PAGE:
Although the situation was dire and Roy was worried, he watched with pride as the graduates took control of the situation. He was not alone. The Fire Department Brass as well as Dr. Brackett, who had become the head of Rampart General Hospital, and Dr. Mike Morton, who had become the head of the Emergency Department and Paramedic Program at Rampart were just as impressed with the way the graduates were handling themselves. It was just another proof that the training method Roy and Johnny had used was very successful. But just as fast as the thoughts came, they went. All thoughts and prayers centered on John Gage and the personnel trying to save his life.

The work went painstakingly slow as each piece was removed. As the pile of debris grew smaller, glimpses of John Gage came into view. It didn’t look good. There was a piece of wood embedded in his thigh. His side had a piece of glass sticking out of it. His right leg and left arm were at unnatural angles. There was a huge gash on his forehead running from the middle of his forehead just above the left eyebrow all the way down to just above his left ear.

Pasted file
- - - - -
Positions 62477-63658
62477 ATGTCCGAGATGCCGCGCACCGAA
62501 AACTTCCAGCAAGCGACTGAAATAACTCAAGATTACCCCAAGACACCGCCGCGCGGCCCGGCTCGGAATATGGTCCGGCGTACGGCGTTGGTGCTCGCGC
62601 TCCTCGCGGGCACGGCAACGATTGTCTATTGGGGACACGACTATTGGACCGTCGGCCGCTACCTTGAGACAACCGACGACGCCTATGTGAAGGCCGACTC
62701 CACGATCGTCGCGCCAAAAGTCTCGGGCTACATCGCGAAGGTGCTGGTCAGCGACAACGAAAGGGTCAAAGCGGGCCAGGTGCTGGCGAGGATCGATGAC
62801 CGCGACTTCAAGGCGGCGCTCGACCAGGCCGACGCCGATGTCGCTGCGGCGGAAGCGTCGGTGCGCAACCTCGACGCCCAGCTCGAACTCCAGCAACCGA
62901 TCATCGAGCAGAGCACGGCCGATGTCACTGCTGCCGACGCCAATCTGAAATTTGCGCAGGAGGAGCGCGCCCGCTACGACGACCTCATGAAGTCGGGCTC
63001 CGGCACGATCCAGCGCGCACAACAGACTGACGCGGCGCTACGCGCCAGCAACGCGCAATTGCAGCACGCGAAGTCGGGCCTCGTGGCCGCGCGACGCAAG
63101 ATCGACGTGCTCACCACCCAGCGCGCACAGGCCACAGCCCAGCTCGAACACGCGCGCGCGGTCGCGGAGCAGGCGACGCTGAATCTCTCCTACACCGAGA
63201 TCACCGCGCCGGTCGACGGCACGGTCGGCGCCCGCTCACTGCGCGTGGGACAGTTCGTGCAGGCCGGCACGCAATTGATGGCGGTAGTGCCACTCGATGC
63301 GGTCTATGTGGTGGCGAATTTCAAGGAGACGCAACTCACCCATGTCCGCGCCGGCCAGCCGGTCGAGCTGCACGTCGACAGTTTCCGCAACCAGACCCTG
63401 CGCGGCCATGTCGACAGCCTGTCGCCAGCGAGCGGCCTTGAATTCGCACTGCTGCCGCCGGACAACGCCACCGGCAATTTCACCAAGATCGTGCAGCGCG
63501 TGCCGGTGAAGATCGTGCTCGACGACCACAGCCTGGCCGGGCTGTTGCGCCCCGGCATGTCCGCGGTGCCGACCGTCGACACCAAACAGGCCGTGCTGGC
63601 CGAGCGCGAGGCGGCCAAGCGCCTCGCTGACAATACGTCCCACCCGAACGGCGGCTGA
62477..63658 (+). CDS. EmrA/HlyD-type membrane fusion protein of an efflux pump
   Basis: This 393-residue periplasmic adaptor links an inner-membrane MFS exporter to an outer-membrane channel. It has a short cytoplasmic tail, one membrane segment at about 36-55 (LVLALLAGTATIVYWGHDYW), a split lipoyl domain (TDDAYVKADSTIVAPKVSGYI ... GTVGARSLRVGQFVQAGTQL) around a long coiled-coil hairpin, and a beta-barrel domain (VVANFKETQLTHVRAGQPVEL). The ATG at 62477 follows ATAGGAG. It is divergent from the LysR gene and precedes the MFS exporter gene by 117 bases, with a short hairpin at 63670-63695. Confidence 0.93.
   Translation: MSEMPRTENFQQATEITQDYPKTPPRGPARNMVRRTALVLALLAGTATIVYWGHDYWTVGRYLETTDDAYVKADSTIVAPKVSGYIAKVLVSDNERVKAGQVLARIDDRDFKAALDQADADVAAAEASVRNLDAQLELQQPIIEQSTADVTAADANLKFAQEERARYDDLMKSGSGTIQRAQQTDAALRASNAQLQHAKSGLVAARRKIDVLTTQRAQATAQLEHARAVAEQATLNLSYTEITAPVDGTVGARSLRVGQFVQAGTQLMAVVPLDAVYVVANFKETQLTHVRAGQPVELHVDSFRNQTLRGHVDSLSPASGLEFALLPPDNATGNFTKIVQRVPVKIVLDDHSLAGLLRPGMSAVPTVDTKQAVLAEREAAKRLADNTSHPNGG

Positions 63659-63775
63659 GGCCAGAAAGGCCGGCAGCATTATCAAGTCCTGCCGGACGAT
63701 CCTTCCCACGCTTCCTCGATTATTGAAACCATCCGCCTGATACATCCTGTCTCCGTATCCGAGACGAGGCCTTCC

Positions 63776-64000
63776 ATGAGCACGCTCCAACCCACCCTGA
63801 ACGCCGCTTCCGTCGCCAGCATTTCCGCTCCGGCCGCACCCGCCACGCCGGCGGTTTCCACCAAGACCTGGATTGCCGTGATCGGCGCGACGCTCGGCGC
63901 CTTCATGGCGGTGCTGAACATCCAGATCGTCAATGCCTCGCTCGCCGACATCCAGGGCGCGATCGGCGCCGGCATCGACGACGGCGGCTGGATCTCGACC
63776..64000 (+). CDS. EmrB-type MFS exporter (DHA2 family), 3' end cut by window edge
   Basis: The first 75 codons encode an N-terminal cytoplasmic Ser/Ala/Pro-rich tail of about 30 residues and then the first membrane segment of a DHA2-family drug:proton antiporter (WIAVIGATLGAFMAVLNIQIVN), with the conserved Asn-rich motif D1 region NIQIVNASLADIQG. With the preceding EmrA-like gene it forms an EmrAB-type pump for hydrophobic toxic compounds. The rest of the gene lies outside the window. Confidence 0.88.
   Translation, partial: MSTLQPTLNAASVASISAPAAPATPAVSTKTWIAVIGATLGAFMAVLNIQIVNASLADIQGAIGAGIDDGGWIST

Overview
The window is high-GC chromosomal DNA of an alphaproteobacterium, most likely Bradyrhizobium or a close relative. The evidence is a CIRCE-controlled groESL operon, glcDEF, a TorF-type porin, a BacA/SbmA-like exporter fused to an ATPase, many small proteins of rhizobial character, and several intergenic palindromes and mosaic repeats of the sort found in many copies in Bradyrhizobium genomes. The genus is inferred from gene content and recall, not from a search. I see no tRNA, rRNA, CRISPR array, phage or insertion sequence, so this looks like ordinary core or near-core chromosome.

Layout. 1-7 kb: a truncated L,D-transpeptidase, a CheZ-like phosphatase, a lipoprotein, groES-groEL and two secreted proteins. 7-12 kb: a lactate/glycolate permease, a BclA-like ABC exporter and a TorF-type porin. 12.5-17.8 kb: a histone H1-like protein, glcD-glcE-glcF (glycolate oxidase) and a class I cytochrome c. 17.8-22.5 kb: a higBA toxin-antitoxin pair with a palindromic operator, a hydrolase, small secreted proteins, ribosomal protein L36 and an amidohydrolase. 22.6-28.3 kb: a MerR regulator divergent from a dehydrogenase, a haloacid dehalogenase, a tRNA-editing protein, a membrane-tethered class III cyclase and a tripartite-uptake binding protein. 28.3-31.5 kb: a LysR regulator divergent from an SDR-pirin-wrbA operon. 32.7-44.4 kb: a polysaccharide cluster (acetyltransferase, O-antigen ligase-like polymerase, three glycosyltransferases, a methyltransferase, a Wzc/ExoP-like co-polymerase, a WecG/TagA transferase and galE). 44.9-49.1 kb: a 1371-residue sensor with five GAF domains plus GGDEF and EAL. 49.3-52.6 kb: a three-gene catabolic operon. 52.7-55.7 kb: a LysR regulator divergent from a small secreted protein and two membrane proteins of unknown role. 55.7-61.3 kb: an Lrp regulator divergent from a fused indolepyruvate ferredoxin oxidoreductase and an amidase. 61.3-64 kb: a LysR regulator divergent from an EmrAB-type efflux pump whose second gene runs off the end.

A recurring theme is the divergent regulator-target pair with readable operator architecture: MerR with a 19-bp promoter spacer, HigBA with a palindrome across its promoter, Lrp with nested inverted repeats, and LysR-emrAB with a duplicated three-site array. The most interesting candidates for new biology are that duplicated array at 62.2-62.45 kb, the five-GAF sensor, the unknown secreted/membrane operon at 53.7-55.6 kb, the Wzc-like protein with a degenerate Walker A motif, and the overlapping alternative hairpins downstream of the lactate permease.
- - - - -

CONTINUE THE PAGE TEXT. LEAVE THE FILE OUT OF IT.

Matthew was the first paramedic to reach his father. Taking a deep breath, he reached out to check for a pulse on his neck. Closing his eyes and saying a quick prayer of thanks, he looked up into the anxious eyes of several firefighters holding their breath. With a tone indicating the need to hurry, he gave the news everyone was waiting for. “He has a slow, rapid pulse. We need to get him out of here as soon as we can.”

No one cheered. They knew they were still fighting for his life. Work continued with a careful urgency. Everyone stood and watched as the ambulance pulled away with a paramedic and Dr. Brackett still working on the injured Fire Chief. The remaining members of the original Station 51 A-shift slowly gathered around Nicole and their children as a means of not only providing support for them, but getting support for themselves in return. There were a lot of prayers being sent up for someone they all loved dearly.


At Rampart, the activity surrounding John Gage was fast and intense. Dr. Kel Brackett had no hope of winning the fight for John Gage’s life, but he was still going to try. He was joined in the fight by Dixie and Dr. Morton. None of them wanted to admit that because of the blow to his chest and the penetrating wound so close to his heart, John Gage was going to die.